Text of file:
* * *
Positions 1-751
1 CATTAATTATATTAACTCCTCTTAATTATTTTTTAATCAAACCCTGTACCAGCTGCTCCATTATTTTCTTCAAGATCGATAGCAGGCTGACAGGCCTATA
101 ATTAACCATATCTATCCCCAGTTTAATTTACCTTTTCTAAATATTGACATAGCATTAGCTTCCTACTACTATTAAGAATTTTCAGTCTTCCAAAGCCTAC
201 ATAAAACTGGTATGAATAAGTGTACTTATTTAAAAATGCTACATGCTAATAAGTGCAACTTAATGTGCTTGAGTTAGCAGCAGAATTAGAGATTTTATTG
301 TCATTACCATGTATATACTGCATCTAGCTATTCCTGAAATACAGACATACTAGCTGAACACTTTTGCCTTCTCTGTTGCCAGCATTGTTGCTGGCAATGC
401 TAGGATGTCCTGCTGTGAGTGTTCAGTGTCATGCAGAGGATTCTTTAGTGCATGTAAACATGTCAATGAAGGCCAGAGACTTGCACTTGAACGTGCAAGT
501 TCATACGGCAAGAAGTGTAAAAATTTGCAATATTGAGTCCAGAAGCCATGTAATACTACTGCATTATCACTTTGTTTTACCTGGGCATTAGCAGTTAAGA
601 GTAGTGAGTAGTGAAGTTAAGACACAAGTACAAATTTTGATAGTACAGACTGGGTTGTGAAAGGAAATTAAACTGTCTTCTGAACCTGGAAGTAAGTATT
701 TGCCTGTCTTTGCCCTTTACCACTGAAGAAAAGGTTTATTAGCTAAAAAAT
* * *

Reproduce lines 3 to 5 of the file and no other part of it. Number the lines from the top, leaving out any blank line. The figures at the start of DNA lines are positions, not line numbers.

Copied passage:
101 ATTAACCATATCTATCCCCAGTTTAATTTACCTTTTCTAAATATTGACATAGCATTAGCTTCCTACTACTATTAAGAATTTTCAGTCTTCCAAAGCCTAC
201 ATAAAACTGGTATGAATAAGTGTACTTATTTAAAAATGCTACATGCTAATAAGTGCAACTTAATGTGCTTGAGTTAGCAGCAGAATTAGAGATTTTATTG
301 TCATTACCATGTATATACTGCATCTAGCTATTCCTGAAATACAGACATACTAGCTGAACACTTTTGCCTTCTCTGTTGCCAGCATTGTTGCTGGCAATGC